Justin Trudeau's Liberals are ahead in the polls in Quebec so far but are running a tight race against Erin O'Toole's Conservatives in national polls.
According to the latest projections from 338Canada, "a statistical model of electoral projections based on opinion polls, electoral history of Canadian provinces and demographic data," the Liberals and Conservatives are neck and neck, projected to claim 32.1% and 31.6% of the vote, respectively. But with a margin of error of around plus or minus 4% for both, the race is too close to call just yet.
In Quebec, meanwhile, the Liberals are ahead of everyone. 338 says they're currently projected to win 33% of the vote on average but shows they're only narrowly ahead of the Bloc Québécois.
Quebec's nationalist party has seen a slight bump in its vote projection, 338 shows. It's currently projected to win 30% of the provincial vote.
Around 80 housing advocates gathered in front of Justin Trudeau's campaign office in Montreal on Tuesday to protest on behalf of social housing and against inadequate housing and what they say is Trudeau's "lack of commitment" on the issue.*
"The health crisis exposed the serious physical and mental health consequences for tenants in Mr. Trudeau's riding living in substandard overcrowded housing, and in particular for the development of children and the safety of abused women. One would hope that this would lead to greater interest on his part, but it didn't," Comité d'Action de Parc-Extension coordinator Amy Darwish said in a press release.
Crise du logement: @JustinTrudeau interpellé sur les besoins urgents de logements sociaux dans sa circonscription
FRAPRU and other housing advocate groups in Montreal have called on the government to "commit to a recurring investment of $3 billion per year to fund new social housing."
The investment would allow Quebec to build around 7,000 social housing units per year, according to FRAPRU.
Montreal's Villeray–Saint-Michel–Parc-Extension borough has been at the centre of the social housing debate for quite some time.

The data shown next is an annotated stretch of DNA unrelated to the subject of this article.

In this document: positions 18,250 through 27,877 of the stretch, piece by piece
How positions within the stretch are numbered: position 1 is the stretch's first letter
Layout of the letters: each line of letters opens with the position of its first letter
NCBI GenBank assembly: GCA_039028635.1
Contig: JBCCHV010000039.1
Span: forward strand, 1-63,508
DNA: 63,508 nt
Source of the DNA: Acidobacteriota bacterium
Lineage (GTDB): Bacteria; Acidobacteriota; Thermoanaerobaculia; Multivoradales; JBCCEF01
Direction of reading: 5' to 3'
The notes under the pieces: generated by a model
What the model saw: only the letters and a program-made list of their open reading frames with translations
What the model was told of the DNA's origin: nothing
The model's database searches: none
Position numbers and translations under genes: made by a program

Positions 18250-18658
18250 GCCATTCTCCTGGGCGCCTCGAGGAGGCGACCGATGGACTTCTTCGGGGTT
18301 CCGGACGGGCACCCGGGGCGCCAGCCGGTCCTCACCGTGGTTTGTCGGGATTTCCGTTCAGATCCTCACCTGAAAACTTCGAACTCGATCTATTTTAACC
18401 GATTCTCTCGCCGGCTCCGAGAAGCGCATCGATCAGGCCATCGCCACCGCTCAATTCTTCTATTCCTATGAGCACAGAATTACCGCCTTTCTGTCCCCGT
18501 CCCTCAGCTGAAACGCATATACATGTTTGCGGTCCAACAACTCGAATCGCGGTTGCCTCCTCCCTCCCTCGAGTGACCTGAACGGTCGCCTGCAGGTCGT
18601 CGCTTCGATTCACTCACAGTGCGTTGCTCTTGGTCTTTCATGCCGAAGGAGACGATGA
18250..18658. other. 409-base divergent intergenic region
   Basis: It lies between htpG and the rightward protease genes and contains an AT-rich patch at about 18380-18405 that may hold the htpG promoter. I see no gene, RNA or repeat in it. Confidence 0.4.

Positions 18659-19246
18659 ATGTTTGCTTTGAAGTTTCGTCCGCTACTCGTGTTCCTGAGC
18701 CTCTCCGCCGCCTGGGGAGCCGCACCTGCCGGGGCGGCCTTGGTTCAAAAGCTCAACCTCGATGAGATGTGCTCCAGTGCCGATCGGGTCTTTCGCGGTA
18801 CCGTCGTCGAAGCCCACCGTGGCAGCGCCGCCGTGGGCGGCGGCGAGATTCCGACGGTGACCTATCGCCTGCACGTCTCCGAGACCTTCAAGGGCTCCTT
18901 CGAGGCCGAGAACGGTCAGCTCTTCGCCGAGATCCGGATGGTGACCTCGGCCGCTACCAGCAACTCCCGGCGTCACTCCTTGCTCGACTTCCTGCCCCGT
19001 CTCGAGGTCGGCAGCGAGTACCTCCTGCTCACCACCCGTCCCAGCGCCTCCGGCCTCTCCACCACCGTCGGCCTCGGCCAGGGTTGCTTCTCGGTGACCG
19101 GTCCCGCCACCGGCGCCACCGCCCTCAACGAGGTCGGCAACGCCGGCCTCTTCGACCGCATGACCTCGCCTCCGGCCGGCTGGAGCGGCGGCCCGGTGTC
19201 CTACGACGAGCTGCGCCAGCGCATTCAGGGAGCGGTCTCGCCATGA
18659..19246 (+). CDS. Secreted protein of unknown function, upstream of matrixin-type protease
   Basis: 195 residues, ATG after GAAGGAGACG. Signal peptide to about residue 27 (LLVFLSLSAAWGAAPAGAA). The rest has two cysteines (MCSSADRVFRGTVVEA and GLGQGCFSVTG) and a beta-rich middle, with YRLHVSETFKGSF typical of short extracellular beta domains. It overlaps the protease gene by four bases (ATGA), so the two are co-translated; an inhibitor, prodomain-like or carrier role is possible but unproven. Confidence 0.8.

Advocates claim thousands lived in unaffordable housing or housing that was too small before the pandemic.
"We already cannot rely on the private rental market to take care of low-income households, the response must be political, the State must take this on. This response requires social housing and we want clear commitments from Mr. Trudeau," Charles Castonguay, community organizer at the Association des Locataires de Villeray, said.
A motion passed at the National Assembly Tuesday demands a formal apology from the Debate Broadcasting Group for what it calls "hostile" language targetting the Quebec nation at the English-language federal leaders' debate on September 9.
The motion, from Joël Arseneau, leader of the Parti Québécois in the National Assembly, passed with the support of the CAQ, Parti libéral du Québec (PLQ) and Québec Solidaire.
The apology demand comes after much of Quebec's political class condemned the framing of a question from debate moderator Shachi Kurl for Bloc Québécois Leader Yves-François Blanchet.
"You deny that Quebec has problems with racism yet you defend legislation such as Bills 96 and 21, which marginalize religious minorities, Anglophones, and Allophones," Kurl said.
"For those outside the province, please help them understand why your party [...] supports these discriminatory laws."
Blanchet later accused Kurl of calling Quebecers "racists." Quebec Premier François Legault called the question an "attack" on the Quebec nation.
On Wednesday, Prime Minister Justin Trudeau added his voice to the calls for an apology, saying the "premise of the question was unacceptable."
Today marks the 15th anniversary of Montreal's Dawson College shooting. 18-year-old Anastasia De Sousa was killed and 19 others were injured.
Montreal Mayor Valérie Plante offered her thoughts to De Sousa's family and the victims of the shooting in a Twitter post. The mayor also implored the federal parties to make "better gun control" a priority so that a mass shooting doesn't happen again.
(1/2) Aujourd’hui marque le 15e anniversaire de la fusillade du Collège Dawson. J’ai une pensée particulière pour A… https://t.co/89NE1pLaJJ
"I have a special thought for Anastasia De Sousa and her family, as well as for the other victims and witnesses of this tragic event," the mayor wrote.
"It's a sad anniversary that reminds us of the need for better gun control. Federal parties must commit to making it a priority."
Dawson College, for its part, will mark the anniversary with a day of "quiet reflection." No formal commemorations will be held due to strict COVID-19 regulations at the school.
"Our daughter, forever in our hearts and present in spirit, was robbed of her bright future," Louise De Sousa said in a press release put out by the college.
"We had hoped that we would see more tangible improvements for tougher gun laws, but here we are, 15 years later and gun control is still being attacked and has become a campaign issue in these upcoming elections."